In neighborhoods like Victoria, American tourists were lining up outside ATM machines, overtaxing their debit cards after discovering that the rate of exchange was against them and the British pound was worth almost twice as much. A dinner at Shephards in the Westminster/Victoria area or any restaurant in Holland Park or just about any respectable restaurant anywhere for that matter, might very well cause you to find a Sainsburys the next day and stock up on biscuits and cheddar while you contemplated where it all went wrong.
Even a getaway like Kensington Gardens, a supposedly bucolic broad expanse of open greenery west of Hyde Park, far from the maddening crowd, brought you up against more throngs of lost souls walking here and there for seemingly miles on end, going nowhere.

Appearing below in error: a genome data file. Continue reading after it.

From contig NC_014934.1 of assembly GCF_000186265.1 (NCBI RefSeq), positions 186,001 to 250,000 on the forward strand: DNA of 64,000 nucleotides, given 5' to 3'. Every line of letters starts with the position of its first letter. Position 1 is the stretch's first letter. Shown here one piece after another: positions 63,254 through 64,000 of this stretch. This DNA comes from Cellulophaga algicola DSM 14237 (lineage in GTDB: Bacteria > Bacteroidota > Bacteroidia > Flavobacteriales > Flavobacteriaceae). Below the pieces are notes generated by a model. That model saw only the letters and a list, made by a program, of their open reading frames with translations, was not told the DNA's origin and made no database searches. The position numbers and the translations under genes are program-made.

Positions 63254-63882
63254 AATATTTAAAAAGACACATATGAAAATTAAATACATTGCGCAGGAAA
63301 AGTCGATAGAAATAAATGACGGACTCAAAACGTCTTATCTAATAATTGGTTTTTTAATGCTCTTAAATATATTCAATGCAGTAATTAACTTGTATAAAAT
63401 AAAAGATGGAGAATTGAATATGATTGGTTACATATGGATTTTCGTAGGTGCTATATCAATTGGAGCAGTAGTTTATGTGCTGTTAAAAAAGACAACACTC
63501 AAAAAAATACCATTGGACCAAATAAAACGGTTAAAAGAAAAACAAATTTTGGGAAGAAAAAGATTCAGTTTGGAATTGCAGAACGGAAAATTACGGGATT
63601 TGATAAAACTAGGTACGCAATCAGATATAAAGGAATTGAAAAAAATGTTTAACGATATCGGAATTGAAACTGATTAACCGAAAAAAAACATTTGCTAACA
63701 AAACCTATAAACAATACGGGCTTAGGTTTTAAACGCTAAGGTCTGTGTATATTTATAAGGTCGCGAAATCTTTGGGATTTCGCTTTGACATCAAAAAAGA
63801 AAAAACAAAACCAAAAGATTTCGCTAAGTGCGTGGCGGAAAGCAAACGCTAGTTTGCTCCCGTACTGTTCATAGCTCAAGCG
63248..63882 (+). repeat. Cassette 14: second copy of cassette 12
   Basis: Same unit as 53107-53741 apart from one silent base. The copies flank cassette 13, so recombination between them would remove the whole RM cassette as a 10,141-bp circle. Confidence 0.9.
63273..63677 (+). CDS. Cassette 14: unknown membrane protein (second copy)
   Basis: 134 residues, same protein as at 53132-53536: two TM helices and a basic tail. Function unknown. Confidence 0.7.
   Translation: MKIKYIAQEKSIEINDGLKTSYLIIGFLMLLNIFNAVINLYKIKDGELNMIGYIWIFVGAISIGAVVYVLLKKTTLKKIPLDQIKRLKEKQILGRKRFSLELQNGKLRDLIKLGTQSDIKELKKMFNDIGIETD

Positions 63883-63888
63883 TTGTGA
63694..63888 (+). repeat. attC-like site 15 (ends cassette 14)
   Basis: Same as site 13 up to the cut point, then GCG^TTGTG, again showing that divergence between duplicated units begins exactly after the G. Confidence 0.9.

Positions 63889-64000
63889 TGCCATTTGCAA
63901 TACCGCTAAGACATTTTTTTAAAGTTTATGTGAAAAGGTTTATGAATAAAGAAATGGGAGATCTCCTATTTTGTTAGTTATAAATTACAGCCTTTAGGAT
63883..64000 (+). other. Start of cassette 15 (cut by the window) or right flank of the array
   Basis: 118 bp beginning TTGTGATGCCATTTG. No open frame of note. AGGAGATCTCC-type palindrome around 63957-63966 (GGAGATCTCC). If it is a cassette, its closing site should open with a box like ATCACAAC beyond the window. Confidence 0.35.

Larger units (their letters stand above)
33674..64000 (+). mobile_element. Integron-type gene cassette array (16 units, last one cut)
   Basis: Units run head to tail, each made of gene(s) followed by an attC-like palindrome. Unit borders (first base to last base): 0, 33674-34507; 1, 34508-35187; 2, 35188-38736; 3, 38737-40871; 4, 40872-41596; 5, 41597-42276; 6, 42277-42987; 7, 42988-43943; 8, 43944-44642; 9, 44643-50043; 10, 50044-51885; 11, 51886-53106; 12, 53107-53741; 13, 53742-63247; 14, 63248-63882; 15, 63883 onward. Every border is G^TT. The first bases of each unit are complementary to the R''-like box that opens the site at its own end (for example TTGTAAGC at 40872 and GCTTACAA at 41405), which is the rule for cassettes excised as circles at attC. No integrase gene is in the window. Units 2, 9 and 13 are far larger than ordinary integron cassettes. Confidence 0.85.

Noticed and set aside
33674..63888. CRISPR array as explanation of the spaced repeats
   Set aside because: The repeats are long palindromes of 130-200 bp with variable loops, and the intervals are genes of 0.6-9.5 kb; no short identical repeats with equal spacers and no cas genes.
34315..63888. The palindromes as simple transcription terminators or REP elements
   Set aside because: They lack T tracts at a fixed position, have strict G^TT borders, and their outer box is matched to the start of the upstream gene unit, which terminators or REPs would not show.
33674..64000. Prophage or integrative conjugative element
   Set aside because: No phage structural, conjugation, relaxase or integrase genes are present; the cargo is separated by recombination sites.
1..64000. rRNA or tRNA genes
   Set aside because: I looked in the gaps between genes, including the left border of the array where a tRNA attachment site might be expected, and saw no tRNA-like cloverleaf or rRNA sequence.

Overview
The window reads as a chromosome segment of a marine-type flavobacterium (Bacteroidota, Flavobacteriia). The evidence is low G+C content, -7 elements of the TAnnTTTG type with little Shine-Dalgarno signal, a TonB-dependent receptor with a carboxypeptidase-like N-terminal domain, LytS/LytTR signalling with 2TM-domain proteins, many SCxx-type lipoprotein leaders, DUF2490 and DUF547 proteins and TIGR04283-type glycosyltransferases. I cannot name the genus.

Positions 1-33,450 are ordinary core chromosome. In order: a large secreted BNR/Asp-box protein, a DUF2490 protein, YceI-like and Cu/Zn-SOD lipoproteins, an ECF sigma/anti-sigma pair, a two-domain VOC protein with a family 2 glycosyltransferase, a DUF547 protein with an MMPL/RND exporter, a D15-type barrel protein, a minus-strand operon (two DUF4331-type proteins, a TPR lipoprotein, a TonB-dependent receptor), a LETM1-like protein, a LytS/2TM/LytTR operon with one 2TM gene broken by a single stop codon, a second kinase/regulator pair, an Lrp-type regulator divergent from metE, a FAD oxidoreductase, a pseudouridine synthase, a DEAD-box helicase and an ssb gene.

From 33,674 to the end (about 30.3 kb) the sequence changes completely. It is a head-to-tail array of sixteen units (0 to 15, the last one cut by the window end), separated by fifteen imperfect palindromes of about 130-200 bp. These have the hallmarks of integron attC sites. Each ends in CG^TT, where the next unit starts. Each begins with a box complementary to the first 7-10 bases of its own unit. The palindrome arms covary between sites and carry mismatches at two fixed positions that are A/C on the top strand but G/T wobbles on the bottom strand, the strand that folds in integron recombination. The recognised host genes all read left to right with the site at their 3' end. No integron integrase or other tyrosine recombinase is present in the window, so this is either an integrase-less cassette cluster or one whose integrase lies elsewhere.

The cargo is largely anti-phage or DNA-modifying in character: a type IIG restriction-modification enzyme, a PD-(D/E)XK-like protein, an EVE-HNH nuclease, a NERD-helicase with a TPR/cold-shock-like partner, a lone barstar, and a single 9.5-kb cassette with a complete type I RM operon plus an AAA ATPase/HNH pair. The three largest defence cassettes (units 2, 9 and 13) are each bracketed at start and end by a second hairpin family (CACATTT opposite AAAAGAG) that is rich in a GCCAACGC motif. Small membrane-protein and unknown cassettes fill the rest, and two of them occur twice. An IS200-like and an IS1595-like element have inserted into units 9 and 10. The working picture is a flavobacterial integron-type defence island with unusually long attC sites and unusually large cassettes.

Forget dinner. Just try to find the Orangery, somewhere north of Kensington Palace advertised as respite from the hustle and bustle and the most amazing place for afternoon tea, set in a quiet pavilion amid rows of potted orange trees. After many shrugs and exclamations in European, Scandinavian and various Asian tongues, we encountered a wiry little gentleman on a bicycle, dressed to the nines in a wool suit and tie on this particular sultry afternoon. Extremely well-mannered, he not only spoke English but treated us as if he were our British manservant. Appropriately, he came equipped with a pouch full of maps detailing every footpath in every section of London and did his level best to pinpoint the exact location of the mysterious tea room. Alas, after duly examining all his charts, he gently threw up his hands, offered Susan the use of his trusty bicycle to scout about on her own. Gentleman that he was, he would wait upon her return. We declined his generous offer for many reasons, not the least being that we might wind up on the M5 and he might never see his only means of transport again.